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Peter Tyack


Peter Tyack said: “My parents had me sleeping in the sail bag of a daysailer in Manchester Harbor at seven months old, and I have always loved going to sea. Intrigued by animal behavior and wanting to do field research, I went to Harvard in the early 1970s, as the fields of behavioral ecology and sociobiology came of age. I initially majored in biological anthropology, fascinated by primate social behavior. But a course with WHOI biologist William Schevill on cetaceans convinced me that marine mammals were just as fascinating and offered many more unexplored research opportunities. From then on, I studied acoustic communication and social behavior of whales and dolphins. Donald Griffin and Roger Payne made it possible for me to do Ph.D. research at Rockefeller University on the songs of humpback whales. After that, I came to WHOI, where I have happily worked ever since.”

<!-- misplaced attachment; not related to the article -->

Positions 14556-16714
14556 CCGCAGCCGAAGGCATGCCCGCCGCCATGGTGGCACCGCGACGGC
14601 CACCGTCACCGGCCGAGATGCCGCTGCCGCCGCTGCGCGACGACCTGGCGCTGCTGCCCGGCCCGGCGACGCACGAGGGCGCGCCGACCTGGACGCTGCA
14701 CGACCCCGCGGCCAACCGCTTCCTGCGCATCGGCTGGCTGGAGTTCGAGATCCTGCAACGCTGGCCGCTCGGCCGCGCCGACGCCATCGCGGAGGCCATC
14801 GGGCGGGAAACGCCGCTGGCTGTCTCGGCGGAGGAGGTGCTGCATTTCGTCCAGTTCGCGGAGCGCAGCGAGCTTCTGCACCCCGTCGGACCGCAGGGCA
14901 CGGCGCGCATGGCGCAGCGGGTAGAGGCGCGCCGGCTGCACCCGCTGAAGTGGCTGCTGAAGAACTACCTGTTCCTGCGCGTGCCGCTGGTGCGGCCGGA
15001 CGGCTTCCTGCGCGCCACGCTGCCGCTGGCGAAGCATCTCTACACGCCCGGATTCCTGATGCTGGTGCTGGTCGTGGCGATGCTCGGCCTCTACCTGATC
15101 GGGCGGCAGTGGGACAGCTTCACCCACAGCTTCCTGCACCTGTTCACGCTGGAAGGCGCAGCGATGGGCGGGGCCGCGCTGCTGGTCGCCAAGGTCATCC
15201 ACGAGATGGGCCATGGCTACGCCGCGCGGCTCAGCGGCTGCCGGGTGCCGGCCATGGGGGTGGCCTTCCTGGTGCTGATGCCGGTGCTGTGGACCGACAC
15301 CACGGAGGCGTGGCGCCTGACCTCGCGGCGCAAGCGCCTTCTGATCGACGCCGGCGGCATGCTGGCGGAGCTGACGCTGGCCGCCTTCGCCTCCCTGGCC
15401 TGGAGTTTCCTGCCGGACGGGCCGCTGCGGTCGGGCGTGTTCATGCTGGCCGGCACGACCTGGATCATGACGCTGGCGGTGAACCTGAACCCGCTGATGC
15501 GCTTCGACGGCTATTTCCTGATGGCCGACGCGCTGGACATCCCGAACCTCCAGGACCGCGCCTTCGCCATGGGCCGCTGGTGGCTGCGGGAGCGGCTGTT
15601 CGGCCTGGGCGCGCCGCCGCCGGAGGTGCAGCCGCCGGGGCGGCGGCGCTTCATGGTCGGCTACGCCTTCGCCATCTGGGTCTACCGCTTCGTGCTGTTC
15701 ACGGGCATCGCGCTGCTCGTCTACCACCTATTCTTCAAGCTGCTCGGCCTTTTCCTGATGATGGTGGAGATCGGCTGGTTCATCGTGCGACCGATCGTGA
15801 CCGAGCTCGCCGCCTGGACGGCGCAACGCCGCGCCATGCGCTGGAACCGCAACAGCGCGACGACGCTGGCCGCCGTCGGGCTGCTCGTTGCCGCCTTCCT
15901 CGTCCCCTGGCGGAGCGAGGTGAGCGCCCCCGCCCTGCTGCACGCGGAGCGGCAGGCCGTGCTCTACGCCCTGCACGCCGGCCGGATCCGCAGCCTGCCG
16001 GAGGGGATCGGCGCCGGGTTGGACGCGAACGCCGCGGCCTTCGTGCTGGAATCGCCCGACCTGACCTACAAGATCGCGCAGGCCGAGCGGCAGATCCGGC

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Run Deep, But Not Silent

Run Deep, But Not Silent

For the first time in history, we can accompany a whale on its dive, hear what it hears, and observe its normal, natural, previously hidden behavior in the depths. Working closely together, scientists and engineers have created an innovative new device—the digital acoustic recording tag, or D-tag. It attaches to a living whale and records nearly everything that happens on its dives, without disturbing the animal.

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